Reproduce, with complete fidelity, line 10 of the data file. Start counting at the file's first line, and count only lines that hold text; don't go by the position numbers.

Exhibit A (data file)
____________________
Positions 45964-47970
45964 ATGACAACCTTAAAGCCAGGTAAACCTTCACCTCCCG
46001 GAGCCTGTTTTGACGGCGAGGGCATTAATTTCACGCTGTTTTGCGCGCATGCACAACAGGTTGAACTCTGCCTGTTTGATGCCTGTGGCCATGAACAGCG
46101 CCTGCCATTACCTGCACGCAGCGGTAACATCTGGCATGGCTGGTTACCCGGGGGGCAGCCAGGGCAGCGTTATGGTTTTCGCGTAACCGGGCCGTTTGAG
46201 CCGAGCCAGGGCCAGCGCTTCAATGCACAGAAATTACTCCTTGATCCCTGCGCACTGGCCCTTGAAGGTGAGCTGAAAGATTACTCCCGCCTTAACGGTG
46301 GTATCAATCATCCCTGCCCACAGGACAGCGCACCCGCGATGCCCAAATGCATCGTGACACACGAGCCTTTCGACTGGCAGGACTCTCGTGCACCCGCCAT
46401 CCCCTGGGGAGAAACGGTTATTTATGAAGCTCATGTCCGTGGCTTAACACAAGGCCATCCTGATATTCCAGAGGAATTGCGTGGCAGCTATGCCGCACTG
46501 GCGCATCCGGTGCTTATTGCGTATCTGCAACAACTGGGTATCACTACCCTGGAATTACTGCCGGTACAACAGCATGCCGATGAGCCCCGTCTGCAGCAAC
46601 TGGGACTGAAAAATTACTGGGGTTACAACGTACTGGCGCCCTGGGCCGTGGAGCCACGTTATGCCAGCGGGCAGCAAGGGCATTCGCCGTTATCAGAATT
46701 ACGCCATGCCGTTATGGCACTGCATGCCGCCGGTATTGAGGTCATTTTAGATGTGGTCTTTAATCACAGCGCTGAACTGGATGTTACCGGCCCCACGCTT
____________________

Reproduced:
46701 ACGCCATGCCGTTATGGCACTGCATGCCGCCGGTATTGAGGTCATTTTAGATGTGGTCTTTAATCACAGCGCTGAACTGGATGTTACCGGCCCCACGCTT